SAN FRANCISCO — Microsoft unveiled a new version of its widely used, lucrative suite of word processing, spreadsheet and email programs, one designed with tablet computers and Internet-based storage in mind.
Like an upcoming redesign of Microsoft’s Windows operating system, the new Office will respond to touch as well as commands delivered on a computer keyboard or mouse. The addition of touch-based controls will enable Office to extend its franchise into the rapidly growing tablet computer market. Apple dominates that market with the iPad, though Microsoft has plans to compete with its own tablet, called Surface.
Microsoft said the new Office was designed as a service first, so the programs can run easily on multiple devices connected to the Internet.
The programs will store documents online through Microsoft’s SkyDrive service by default, meaning users will have to change settings to store documents on their own computer. The programs will also remember settings, including where you last left off in a document, as you move locations. The Internet-based services approach is one Google has been promoting with its own suite of similar programs.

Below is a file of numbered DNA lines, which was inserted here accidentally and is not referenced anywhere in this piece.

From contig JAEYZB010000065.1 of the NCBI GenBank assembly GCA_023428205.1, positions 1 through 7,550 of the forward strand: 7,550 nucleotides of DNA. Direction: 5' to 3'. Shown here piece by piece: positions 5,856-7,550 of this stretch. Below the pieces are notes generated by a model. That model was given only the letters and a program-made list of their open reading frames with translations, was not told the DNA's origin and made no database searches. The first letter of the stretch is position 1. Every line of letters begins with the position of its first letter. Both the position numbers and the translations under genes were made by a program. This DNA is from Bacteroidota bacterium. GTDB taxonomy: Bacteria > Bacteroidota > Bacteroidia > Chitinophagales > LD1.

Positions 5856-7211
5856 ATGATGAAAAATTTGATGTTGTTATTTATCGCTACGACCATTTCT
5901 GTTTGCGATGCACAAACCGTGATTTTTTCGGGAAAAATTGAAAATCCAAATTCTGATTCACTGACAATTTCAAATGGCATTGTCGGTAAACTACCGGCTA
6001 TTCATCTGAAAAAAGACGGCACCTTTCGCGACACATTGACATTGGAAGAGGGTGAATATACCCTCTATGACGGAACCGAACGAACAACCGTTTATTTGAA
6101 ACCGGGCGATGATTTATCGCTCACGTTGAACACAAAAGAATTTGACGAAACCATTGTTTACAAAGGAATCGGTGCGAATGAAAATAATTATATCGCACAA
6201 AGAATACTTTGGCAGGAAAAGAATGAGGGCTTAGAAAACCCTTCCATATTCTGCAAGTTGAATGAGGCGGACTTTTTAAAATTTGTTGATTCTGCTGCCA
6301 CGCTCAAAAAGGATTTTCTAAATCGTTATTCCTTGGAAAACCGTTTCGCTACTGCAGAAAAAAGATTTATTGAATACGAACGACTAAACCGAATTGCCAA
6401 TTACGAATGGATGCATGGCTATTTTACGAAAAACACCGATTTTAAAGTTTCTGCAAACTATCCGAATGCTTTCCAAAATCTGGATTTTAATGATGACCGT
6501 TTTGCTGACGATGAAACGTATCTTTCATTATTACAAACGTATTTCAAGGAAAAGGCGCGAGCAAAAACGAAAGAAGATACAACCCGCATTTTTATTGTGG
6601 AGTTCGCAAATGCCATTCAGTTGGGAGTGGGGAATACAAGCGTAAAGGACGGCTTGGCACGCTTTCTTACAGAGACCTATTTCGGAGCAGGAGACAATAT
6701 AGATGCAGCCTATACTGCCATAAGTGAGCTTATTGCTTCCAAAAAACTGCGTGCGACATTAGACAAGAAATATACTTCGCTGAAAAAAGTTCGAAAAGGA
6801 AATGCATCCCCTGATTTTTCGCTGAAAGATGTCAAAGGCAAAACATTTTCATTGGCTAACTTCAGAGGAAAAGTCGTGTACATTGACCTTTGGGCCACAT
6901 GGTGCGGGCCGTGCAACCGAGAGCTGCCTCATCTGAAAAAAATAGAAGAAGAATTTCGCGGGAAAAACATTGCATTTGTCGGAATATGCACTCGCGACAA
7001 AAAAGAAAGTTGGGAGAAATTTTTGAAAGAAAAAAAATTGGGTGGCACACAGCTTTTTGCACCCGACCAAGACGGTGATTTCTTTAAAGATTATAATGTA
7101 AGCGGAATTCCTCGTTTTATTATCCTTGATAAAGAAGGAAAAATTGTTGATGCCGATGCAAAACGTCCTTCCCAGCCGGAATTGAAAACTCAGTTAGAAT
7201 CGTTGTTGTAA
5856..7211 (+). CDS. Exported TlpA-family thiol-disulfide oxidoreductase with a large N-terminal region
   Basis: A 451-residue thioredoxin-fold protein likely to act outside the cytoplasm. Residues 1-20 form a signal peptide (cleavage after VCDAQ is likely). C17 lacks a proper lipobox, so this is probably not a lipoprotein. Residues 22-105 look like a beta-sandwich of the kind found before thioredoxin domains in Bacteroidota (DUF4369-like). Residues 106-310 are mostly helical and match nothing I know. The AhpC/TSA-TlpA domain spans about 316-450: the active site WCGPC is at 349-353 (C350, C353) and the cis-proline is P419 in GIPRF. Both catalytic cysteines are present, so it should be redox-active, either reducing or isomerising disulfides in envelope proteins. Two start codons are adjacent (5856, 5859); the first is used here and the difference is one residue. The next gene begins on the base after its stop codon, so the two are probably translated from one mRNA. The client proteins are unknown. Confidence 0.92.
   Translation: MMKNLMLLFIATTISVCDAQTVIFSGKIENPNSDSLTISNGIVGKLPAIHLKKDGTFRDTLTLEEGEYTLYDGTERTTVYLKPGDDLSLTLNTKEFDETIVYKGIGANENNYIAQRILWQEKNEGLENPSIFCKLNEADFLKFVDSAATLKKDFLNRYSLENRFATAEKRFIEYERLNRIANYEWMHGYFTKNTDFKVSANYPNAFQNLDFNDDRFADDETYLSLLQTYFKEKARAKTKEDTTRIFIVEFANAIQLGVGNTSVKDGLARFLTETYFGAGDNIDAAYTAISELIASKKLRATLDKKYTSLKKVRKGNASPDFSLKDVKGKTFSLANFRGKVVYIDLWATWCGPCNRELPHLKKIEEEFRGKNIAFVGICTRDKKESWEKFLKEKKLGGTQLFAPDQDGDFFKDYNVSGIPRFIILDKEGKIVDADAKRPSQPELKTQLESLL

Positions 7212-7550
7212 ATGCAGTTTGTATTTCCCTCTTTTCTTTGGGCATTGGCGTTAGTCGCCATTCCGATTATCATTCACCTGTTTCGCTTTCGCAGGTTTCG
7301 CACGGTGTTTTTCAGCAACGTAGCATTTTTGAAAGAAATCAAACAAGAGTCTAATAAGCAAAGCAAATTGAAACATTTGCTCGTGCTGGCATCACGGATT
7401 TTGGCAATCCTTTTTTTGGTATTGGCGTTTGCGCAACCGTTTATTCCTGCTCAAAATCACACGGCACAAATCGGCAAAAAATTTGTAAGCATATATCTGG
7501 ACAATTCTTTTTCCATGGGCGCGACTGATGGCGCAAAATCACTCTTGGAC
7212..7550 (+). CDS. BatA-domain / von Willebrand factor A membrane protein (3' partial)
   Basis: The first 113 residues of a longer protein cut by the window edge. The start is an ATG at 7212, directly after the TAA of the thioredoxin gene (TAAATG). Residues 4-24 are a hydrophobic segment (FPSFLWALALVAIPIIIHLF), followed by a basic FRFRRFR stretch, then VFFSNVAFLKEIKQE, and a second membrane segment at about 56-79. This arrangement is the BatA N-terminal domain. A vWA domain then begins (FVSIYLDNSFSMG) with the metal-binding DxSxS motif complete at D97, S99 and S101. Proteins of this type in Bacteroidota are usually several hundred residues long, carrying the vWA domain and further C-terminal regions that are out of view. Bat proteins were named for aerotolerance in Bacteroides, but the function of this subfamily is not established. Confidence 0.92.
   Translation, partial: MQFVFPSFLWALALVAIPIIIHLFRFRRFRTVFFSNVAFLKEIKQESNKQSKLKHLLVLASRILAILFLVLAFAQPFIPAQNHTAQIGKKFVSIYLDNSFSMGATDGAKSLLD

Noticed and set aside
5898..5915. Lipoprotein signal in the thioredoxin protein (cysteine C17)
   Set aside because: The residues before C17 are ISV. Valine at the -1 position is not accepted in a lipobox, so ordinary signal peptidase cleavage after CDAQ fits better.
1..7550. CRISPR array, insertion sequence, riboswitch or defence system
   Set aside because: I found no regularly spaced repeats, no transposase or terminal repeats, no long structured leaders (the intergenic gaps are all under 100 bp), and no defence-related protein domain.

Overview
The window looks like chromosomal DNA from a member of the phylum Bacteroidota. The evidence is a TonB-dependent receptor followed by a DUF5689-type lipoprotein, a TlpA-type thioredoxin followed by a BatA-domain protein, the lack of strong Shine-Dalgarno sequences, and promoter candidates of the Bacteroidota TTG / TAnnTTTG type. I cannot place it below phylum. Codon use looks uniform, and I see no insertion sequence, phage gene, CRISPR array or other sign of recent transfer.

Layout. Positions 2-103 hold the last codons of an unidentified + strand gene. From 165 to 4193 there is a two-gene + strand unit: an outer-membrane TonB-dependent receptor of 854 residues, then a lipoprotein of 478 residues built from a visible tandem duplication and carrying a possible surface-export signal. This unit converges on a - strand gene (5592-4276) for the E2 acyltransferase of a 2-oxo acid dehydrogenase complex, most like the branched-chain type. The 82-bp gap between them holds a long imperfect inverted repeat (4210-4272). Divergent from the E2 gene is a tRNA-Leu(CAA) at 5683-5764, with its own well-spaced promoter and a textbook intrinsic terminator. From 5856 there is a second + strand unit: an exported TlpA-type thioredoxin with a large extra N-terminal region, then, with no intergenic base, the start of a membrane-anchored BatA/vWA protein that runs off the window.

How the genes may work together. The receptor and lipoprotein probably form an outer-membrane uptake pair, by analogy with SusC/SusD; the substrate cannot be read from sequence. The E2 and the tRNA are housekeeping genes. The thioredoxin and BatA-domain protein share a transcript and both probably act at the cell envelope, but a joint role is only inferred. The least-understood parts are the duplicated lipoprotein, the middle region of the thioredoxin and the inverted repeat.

“This is the most ambitious release of Office that we have ever done,” CEO Steve Ballmer said Monday in unveiling the new Office in San Francisco.
A preview version of the new Office suite is available at office.com/preview. Microsoft isn’t saying when it will go on sale or what the price will be. Those details will come in the fall.
Other features in the new Office:
Inkling, which lets you use a stylus to write on a device’s screen. Handwritten notes are converted automatically to text.
Integration with Yammer, a social network for businesses, and with Skype, a video chat service.
Bing Maps will be part of the new Outlook email program. If there’s an address in an email, just tap on it to get directions.
A “reading” mode on Word will make it easier to read word-processing documents on a tablet or e-reader. That mode will make the document look more like a book page.